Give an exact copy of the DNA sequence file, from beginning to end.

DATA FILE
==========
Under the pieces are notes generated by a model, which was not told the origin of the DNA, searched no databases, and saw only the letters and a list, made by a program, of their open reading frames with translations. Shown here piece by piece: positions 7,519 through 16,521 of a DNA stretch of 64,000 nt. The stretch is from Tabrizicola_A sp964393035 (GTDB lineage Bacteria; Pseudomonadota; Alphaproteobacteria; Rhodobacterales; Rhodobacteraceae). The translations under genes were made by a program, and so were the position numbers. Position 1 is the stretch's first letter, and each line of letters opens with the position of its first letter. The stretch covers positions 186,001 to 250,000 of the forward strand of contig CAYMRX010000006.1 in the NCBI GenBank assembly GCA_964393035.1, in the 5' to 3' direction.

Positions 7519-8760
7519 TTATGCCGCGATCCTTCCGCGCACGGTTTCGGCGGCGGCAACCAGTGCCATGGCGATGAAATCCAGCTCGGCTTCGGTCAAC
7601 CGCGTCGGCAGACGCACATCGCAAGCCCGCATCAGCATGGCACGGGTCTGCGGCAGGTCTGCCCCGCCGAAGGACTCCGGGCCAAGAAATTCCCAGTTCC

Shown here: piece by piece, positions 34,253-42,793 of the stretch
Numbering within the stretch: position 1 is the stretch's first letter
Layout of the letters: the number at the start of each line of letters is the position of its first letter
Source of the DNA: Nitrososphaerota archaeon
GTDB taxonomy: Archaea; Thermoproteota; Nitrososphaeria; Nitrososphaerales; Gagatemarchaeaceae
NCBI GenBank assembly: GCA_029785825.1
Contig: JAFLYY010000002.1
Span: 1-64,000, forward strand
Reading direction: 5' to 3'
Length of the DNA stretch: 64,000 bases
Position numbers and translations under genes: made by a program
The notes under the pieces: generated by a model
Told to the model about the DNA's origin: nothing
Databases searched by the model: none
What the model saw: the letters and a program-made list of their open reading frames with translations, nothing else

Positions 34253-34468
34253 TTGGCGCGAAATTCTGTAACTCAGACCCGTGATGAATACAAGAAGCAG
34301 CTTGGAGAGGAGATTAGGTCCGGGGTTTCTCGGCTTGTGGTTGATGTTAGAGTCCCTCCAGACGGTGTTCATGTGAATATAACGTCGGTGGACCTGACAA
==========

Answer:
Under the pieces are notes generated by a model, which was not told the origin of the DNA, searched no databases, and saw only the letters and a list, made by a program, of their open reading frames with translations. Shown here piece by piece: positions 7,519 through 16,521 of a DNA stretch of 64,000 nt. The stretch is from Tabrizicola_A sp964393035 (GTDB lineage Bacteria; Pseudomonadota; Alphaproteobacteria; Rhodobacterales; Rhodobacteraceae). The translations under genes were made by a program, and so were the position numbers. Position 1 is the stretch's first letter, and each line of letters opens with the position of its first letter. The stretch covers positions 186,001 to 250,000 of the forward strand of contig CAYMRX010000006.1 in the NCBI GenBank assembly GCA_964393035.1, in the 5' to 3' direction.

Positions 7519-8760
7519 TTATGCCGCGATCCTTCCGCGCACGGTTTCGGCGGCGGCAACCAGTGCCATGGCGATGAAATCCAGCTCGGCTTCGGTCAAC
7601 CGCGTCGGCAGACGCACATCGCAAGCCCGCATCAGCATGGCACGGGTCTGCGGCAGGTCTGCCCCGCCGAAGGACTCCGGGCCAAGAAATTCCCAGTTCC

Shown here: piece by piece, positions 34,253-42,793 of the stretch
Numbering within the stretch: position 1 is the stretch's first letter
Layout of the letters: the number at the start of each line of letters is the position of its first letter
Source of the DNA: Nitrososphaerota archaeon
GTDB taxonomy: Archaea; Thermoproteota; Nitrososphaeria; Nitrososphaerales; Gagatemarchaeaceae
NCBI GenBank assembly: GCA_029785825.1
Contig: JAFLYY010000002.1
Span: 1-64,000, forward strand
Reading direction: 5' to 3'
Length of the DNA stretch: 64,000 bases
Position numbers and translations under genes: made by a program
The notes under the pieces: generated by a model
Told to the model about the DNA's origin: nothing
Databases searched by the model: none
What the model saw: the letters and a program-made list of their open reading frames with translations, nothing else

Positions 34253-34468
34253 TTGGCGCGAAATTCTGTAACTCAGACCCGTGATGAATACAAGAAGCAG
34301 CTTGGAGAGGAGATTAGGTCCGGGGTTTCTCGGCTTGTGGTTGATGTTAGAGTCCCTCCAGACGGTGTTCATGTGAATATAACGTCGGTGGACCTGACAA